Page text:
The Morrigan as a “Dark Goddess”

A Goddess Re-Imagined Through Therapeutic Self-Narration of Women on Social Media

Authors

  • Áine Warren University of Edinburgh

DOI:

https://doi.org/10.1558/pome.37967

Keywords:

Contemporary Paganism, YouTube, Neopaganism, The Morrigan, online religion, social media

Abstract

This research examines the contemporary worship of an Irish folkloric figure, the Morrigan, as expressed on the new media platform of YouTube, and within the context of the wider concept of the Dark Goddess. While narratives of a “dark”’ Goddess existed in earlier Pagan and Goddess-focused texts, material describing a Dark Goddess archetype who enables women’s healing and empowerment developed from the 1990s alongside third-wave feminism. As the Morrigan is portrayed in the online Pagan community as a “dark goddess,” this folkloric figure is transformed or re-imagined through Dark Goddess discourse. Morrigan devotees reinterpret the Morrigan through self-narration in new media, a therapeutic process through which they recontextualise and give new meaning to autobiographical experiences. The Morrigan is reconfigured by devotees as a force which has brought about, assisted them through, and healed them from personal struggles. This discourse allows practitioners—predominantly women—to reconfigure personal narratives of struggle as transformational rites of passage.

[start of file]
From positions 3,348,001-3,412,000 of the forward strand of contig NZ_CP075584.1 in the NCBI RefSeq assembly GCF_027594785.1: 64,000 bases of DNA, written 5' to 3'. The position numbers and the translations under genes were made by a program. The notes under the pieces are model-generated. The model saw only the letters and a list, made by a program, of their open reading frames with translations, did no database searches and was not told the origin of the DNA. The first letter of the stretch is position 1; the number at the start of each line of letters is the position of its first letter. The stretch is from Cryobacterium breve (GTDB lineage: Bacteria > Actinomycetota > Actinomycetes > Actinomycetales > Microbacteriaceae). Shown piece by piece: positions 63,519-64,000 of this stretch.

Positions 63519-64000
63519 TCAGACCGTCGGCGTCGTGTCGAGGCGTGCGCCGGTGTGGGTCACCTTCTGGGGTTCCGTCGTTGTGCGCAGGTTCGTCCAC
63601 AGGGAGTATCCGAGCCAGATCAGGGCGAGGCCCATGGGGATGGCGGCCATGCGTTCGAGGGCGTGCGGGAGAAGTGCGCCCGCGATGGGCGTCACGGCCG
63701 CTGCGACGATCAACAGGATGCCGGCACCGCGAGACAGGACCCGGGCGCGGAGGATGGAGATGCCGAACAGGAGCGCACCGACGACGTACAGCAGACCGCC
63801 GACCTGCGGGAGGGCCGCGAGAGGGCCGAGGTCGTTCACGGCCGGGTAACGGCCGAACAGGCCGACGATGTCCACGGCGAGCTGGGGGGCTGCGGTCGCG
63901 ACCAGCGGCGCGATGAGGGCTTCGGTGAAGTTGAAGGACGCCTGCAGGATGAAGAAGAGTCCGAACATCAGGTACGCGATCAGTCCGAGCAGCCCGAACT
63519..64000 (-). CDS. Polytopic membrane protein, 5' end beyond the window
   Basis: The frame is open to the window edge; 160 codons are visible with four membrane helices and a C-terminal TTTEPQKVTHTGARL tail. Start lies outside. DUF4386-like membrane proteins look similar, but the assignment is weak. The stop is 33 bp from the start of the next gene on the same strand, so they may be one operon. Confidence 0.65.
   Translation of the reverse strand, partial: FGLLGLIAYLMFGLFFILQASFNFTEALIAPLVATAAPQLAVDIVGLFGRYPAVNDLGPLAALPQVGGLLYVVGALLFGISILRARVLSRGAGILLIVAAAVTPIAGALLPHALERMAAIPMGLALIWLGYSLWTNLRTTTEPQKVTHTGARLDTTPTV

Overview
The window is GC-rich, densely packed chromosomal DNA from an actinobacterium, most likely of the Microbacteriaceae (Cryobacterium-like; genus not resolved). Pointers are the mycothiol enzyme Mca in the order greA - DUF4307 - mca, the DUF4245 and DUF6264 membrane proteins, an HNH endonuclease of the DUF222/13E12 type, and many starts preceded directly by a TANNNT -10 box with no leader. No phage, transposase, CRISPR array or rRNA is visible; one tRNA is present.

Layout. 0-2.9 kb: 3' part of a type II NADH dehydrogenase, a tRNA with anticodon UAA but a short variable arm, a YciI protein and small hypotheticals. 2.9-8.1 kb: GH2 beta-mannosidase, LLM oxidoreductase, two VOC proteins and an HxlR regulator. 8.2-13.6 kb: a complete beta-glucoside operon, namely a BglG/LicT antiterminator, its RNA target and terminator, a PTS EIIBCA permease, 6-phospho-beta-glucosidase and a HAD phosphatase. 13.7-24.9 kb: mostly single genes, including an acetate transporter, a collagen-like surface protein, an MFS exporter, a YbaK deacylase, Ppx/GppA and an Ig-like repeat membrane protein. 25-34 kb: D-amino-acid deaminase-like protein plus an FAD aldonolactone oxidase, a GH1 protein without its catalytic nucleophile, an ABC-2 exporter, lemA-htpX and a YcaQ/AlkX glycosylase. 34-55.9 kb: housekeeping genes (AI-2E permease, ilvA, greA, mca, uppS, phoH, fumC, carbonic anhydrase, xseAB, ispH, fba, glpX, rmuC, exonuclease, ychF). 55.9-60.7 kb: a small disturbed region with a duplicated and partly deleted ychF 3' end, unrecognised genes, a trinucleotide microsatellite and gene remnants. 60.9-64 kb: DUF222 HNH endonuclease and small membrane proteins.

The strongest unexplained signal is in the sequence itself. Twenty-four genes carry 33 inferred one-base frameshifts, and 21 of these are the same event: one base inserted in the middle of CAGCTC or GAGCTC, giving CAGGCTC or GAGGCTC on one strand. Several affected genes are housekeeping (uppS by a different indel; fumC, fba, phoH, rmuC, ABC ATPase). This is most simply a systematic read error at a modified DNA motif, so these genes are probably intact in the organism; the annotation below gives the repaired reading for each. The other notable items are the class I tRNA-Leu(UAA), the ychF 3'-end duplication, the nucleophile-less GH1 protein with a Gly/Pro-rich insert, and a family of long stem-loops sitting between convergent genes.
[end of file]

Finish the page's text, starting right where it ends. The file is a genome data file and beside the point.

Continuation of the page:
Author Biography

Áine Warren, University of Edinburgh

Áine Warren is a third-year PhD candidate in religious studies at the University of Edinburgh whose research focuses on contemporary Paganism, and specifically on the Dark Goddess, the Irish goddess the Morrigan, and new media.

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Published

2020-08-03

How to Cite

Warren, Áine. (2020). The Morrigan as a “Dark Goddess”: A Goddess Re-Imagined Through Therapeutic Self-Narration of Women on Social Media. Pomegranate, 21(2), 237–255. https://doi.org/10.1558/pome.37967